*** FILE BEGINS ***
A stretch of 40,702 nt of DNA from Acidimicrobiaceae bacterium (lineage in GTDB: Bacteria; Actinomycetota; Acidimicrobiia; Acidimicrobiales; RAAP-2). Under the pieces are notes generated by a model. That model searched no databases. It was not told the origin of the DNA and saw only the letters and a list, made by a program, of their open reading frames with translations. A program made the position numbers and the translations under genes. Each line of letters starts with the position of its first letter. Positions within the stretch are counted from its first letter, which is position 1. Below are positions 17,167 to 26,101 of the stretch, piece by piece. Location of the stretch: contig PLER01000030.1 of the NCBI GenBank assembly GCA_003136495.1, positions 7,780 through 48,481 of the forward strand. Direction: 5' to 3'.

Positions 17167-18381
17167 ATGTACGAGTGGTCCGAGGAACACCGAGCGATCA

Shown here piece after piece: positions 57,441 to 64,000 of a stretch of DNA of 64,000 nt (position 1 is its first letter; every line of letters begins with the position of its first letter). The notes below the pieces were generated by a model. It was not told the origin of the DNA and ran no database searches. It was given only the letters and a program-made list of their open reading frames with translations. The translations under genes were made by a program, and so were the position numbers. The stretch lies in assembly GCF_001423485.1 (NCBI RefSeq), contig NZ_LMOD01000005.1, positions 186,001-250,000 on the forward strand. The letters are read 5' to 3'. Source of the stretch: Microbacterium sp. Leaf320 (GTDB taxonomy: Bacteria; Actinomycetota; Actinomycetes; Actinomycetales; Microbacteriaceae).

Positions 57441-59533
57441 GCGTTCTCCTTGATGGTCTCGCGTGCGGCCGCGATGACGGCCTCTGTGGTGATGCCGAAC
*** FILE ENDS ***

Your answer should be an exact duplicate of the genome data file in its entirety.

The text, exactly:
A stretch of 40,702 nt of DNA from Acidimicrobiaceae bacterium (lineage in GTDB: Bacteria; Actinomycetota; Acidimicrobiia; Acidimicrobiales; RAAP-2). Under the pieces are notes generated by a model. That model searched no databases. It was not told the origin of the DNA and saw only the letters and a list, made by a program, of their open reading frames with translations. A program made the position numbers and the translations under genes. Each line of letters starts with the position of its first letter. Positions within the stretch are counted from its first letter, which is position 1. Below are positions 17,167 to 26,101 of the stretch, piece by piece. Location of the stretch: contig PLER01000030.1 of the NCBI GenBank assembly GCA_003136495.1, positions 7,780 through 48,481 of the forward strand. Direction: 5' to 3'.

Positions 17167-18381
17167 ATGTACGAGTGGTCCGAGGAACACCGAGCGATCA

Shown here piece after piece: positions 57,441 to 64,000 of a stretch of DNA of 64,000 nt (position 1 is its first letter; every line of letters begins with the position of its first letter). The notes below the pieces were generated by a model. It was not told the origin of the DNA and ran no database searches. It was given only the letters and a program-made list of their open reading frames with translations. The translations under genes were made by a program, and so were the position numbers. The stretch lies in assembly GCF_001423485.1 (NCBI RefSeq), contig NZ_LMOD01000005.1, positions 186,001-250,000 on the forward strand. The letters are read 5' to 3'. Source of the stretch: Microbacterium sp. Leaf320 (GTDB taxonomy: Bacteria; Actinomycetota; Actinomycetes; Actinomycetales; Microbacteriaceae).

Positions 57441-59533
57441 GCGTTCTCCTTGATGGTCTCGCGTGCGGCCGCGATGACGGCCTCTGTGGTGATGCCGAAC